Ontario Roads - Highway/RR 420, old QEW

Highway 420 and Niagara RR 420
Original Queen Elizabeth Way

All photos are WB. The QEW originally followed all of the 420 and ended in downtown Niagara Falls until it was extended to the Peace Bridge and Buffalo. The remnant known as Highway 420 is now the shortest King's Highway (under 4 km), made even shorter by losing the eastern, signalized portion to Regional Road status in 2000.

One of the first signs entering Canada, even before RR 420 begins, courtesy Doug Kerr.

Both courtesy Doug Kerr, both near downtown Niagara Falls but I don't know where. I'm pretty certain that the second photo is on RR 420 - nowhere else would the QEW be straight, downtown to the right, and the Falls to the left. How old is a Big Blue Sign? Could it date back to when the QEW was last on this road? Is it as old as the QEW itself? As old as Queen Elizabeth II? As old as the dear departed Queen Mum, the road's namesake? Elizabeth I??

A lone Regional Road marker tries to poke out of the trees as I climb Newman Hill and pass under Victoria Ave. The light pole in the second photo is more than fancy, it spells "ER" for Elizabeth Regna. That's Queen Elizabeth, wife of King George VI and mother of Queen Elizabeth II, and this design is only used on the highway named after her. Therefore, this light pole dates to the original construction in the 1930s.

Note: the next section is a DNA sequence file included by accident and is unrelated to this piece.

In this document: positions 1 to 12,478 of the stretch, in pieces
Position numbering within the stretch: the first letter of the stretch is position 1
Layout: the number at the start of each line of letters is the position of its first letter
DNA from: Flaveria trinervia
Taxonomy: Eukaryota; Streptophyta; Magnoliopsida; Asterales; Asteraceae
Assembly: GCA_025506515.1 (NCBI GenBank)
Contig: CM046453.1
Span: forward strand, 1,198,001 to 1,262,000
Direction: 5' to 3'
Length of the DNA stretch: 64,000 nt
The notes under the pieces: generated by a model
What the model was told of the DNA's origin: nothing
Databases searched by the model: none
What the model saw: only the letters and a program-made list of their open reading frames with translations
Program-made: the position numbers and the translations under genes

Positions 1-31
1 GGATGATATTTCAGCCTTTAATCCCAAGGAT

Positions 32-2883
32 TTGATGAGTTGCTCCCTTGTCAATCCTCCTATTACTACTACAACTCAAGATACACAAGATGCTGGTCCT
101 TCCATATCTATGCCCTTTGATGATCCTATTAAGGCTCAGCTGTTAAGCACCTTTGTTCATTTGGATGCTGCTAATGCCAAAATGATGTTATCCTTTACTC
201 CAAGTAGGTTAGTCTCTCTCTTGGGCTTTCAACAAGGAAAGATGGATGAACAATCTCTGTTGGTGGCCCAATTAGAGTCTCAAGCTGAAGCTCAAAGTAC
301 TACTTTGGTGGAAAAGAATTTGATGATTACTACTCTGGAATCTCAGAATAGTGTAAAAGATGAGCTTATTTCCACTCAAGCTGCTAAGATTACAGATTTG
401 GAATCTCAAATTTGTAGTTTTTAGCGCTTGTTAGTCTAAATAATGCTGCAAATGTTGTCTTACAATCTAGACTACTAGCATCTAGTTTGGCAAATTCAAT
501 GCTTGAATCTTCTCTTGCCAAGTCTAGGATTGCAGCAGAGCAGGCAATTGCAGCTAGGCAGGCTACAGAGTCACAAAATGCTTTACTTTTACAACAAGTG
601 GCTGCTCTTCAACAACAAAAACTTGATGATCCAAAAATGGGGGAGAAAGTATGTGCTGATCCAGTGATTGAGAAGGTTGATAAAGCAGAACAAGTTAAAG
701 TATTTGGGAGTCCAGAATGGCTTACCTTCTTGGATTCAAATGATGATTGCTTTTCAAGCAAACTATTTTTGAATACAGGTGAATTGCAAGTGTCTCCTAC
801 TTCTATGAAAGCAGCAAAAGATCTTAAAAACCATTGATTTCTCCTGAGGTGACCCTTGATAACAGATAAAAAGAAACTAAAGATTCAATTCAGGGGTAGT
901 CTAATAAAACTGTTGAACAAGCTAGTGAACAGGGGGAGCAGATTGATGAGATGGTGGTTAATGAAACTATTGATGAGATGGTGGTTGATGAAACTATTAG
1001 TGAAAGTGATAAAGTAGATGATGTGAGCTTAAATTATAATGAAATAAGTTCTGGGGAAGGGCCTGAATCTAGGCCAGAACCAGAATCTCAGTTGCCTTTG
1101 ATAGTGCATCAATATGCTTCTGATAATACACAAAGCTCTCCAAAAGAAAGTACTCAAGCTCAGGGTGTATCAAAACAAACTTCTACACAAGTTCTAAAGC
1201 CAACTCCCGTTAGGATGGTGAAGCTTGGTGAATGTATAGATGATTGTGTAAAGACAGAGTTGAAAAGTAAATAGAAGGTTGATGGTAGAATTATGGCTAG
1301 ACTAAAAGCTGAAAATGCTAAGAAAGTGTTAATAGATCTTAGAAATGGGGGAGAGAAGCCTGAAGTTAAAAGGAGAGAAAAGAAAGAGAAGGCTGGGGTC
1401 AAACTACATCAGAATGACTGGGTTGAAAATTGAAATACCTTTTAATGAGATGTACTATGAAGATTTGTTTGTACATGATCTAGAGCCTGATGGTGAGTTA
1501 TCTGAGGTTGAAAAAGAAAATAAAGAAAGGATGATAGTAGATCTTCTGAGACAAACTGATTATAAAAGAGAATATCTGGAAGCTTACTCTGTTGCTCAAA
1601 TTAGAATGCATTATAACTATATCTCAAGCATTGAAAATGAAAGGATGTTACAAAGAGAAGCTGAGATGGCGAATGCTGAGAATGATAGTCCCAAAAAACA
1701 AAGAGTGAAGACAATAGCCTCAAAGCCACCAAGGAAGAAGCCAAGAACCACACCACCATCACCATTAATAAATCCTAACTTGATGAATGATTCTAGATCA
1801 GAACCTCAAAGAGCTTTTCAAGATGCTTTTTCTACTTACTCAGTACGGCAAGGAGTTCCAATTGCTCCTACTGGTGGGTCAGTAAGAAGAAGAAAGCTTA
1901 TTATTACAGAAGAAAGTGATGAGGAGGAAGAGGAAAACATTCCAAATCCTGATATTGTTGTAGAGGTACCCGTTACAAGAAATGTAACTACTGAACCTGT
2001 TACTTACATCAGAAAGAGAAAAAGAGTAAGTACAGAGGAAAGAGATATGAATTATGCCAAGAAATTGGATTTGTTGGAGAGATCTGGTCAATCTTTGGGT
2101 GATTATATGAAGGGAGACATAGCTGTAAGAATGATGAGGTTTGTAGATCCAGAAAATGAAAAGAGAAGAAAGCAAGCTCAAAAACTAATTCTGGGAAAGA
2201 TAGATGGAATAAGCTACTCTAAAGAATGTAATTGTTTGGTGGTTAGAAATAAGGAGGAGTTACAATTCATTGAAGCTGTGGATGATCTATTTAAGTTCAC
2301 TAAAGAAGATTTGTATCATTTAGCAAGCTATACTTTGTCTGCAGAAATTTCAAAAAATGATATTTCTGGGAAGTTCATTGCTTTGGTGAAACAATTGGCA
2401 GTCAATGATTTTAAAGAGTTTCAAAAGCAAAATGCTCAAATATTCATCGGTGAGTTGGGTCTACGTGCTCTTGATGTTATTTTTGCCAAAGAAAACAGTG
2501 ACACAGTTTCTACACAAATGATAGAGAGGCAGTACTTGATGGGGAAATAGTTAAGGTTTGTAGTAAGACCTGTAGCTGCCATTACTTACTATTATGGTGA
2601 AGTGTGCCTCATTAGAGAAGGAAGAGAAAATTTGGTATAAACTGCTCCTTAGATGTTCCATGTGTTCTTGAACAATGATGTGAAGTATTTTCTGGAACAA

Highway 420 now officially begins at Stanley Ave., Niagara RR 102, which is in the second photo. By that time, the original light poles (painted green) have petered out, and there are a few replicas painted silver to continue them a bit farther for nostalgia's sake. You get both of Ontario's shield styles less than a minute apart, allowing you to puzzle as to why the province would do such a thing.

The end of the road, courtesy Doug Kerr. The main movement on Highway 420 WB is to the QEW NB, both for historical purposes and because few tourists would head west out of Niagara Falls just to head south to Fort Erie and the Peace Bridge. (Even fewer tourists, but probably a good number of locals, would use Niagara River Parkway to link the two.)

Onto modern Queen Elizabeth Way

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